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What makes some POMDP problems easy to approximate?
David Hsu · Wee Sun Lee · Nan Rong

Tue Dec 04 05:20 PM -- 05:30 PM (PST) @ None

Point-based algorithms have been surprisingly successful in computing approximately optimal policies for partially observable Markov decision processes (POMDPs) in high dimensional belief spaces. In this work, we seek to understand the belief-space properties that allow some POMDP problems to be approximated efficiently and thus help to explain the point-based algorithms' success often observed in the experiments. We show that an approximately optimal POMDP solution can be computed in time polynomial in the covering number of a reachable belief space, the subset of the belief space reachable from a given belief point. We also show that under the weaker condition of having a small covering number for an optimal reachable space, the subset of the belief space reachable under an optimal policy, computing an approximately optimal solution is NP-hard. However, given a set of points from an optimal reachable space that covers it well, an approximate solution can be computed in polynomial time. The covering number highlights several interesting properties that help reduce the complexity of POMDP problems in practice, such as fully observed state variables, beliefs with sparse support, smooth beliefs, and circulant state-transition matrices.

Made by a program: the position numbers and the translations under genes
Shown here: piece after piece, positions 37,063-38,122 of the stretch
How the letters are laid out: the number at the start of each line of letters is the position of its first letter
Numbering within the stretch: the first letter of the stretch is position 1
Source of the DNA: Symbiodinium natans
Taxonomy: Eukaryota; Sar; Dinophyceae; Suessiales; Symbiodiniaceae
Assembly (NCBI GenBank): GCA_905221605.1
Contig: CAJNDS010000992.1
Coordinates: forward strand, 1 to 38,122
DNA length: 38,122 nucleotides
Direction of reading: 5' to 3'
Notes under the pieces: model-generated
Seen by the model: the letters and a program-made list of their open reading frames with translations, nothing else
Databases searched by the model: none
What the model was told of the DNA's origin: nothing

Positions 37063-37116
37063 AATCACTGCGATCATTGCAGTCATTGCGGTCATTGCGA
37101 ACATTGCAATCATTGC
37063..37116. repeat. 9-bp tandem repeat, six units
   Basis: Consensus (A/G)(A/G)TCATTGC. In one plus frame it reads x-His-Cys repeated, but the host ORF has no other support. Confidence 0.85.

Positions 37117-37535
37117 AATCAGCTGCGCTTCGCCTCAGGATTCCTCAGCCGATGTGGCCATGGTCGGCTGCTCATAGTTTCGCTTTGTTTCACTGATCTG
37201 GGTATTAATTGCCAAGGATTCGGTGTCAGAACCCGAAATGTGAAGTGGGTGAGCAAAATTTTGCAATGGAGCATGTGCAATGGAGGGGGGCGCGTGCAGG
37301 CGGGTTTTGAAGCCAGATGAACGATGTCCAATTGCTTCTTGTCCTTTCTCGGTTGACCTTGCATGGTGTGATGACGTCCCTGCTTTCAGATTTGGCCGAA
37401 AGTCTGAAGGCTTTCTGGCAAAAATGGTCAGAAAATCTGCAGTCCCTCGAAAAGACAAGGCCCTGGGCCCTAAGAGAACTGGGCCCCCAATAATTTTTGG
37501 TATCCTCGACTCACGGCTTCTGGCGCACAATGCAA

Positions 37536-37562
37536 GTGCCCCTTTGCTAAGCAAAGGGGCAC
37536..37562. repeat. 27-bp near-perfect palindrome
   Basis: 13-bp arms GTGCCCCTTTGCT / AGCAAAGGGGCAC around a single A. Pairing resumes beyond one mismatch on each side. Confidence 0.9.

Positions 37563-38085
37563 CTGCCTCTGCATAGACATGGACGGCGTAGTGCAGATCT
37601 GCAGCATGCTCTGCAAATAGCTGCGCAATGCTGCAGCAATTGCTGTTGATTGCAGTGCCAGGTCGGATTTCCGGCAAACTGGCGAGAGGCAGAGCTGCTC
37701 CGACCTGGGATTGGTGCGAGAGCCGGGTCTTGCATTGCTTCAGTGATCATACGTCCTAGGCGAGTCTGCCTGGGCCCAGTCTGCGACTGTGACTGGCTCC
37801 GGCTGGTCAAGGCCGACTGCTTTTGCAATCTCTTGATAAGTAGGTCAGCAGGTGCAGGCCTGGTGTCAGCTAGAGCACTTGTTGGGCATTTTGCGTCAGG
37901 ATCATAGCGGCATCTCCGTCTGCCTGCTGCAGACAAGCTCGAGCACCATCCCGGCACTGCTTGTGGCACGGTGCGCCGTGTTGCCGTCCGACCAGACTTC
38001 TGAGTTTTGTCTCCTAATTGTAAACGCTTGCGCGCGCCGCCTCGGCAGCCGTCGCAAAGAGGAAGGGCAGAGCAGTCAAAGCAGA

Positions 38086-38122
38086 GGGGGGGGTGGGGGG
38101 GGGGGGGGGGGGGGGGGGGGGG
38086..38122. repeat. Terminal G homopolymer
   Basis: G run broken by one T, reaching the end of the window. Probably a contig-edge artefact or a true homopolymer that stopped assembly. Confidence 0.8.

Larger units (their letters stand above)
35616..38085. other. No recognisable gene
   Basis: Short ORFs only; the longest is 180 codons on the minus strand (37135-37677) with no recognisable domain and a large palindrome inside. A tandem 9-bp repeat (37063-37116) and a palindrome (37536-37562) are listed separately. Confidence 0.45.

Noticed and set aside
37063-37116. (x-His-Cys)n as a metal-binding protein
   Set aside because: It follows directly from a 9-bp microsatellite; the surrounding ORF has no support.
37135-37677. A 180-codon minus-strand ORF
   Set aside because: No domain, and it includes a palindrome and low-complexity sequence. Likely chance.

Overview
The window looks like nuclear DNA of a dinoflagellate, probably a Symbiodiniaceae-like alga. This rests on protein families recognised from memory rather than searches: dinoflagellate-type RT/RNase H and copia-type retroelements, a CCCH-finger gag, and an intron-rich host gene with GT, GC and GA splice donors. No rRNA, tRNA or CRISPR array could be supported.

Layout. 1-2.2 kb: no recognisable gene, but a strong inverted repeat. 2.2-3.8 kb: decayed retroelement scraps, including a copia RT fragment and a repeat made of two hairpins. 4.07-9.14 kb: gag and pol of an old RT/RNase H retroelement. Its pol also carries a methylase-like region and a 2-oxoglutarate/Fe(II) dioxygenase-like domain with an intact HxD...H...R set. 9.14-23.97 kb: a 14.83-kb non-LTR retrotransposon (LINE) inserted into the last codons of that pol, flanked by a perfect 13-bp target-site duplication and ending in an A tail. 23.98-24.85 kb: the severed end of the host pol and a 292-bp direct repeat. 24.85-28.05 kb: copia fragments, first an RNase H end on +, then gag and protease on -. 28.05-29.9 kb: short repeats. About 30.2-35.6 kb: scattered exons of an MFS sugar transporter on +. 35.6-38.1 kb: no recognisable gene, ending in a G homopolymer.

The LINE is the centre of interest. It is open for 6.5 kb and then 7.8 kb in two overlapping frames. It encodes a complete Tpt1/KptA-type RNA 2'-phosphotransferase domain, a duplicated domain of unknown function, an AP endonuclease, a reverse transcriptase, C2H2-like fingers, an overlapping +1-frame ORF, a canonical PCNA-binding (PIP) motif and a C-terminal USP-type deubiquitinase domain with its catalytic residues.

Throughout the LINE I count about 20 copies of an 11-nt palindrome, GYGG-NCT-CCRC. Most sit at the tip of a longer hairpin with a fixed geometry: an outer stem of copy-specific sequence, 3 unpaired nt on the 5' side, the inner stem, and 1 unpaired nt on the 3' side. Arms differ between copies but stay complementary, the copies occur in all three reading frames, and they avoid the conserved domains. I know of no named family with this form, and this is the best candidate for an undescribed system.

Author Information

David Hsu (National University of Singapore)
Wee Sun Lee (National University of Singapore)

Wee Sun Lee is a professor in the Department of Computer Science, National University of Singapore. He obtained his B.Eng from the University of Queensland in 1992 and his Ph.D. from the Australian National University in 1996. He has been a research fellow at the Australian Defence Force Academy, a fellow of the Singapore-MIT Alliance, and a visiting scientist at MIT. His research interests include machine learning, approximate inference and planning under uncertainty. He has been an area chair for machine learning and AI conferences such as the Neural Information Processing Systems (NeurIPS), the International Conference on Machine Learning (ICML), the AAAI Conference on Artificial Intelligence (AAAI), and the International Joint Conference on Artificial Intelligence (IJCAI). He was a program, conference and journal track co-chair for the Asian Conference on Machine Learning (ACML), and he is currently the co-chair of the steering committee of ACML.

Nan Rong (Cornell University)

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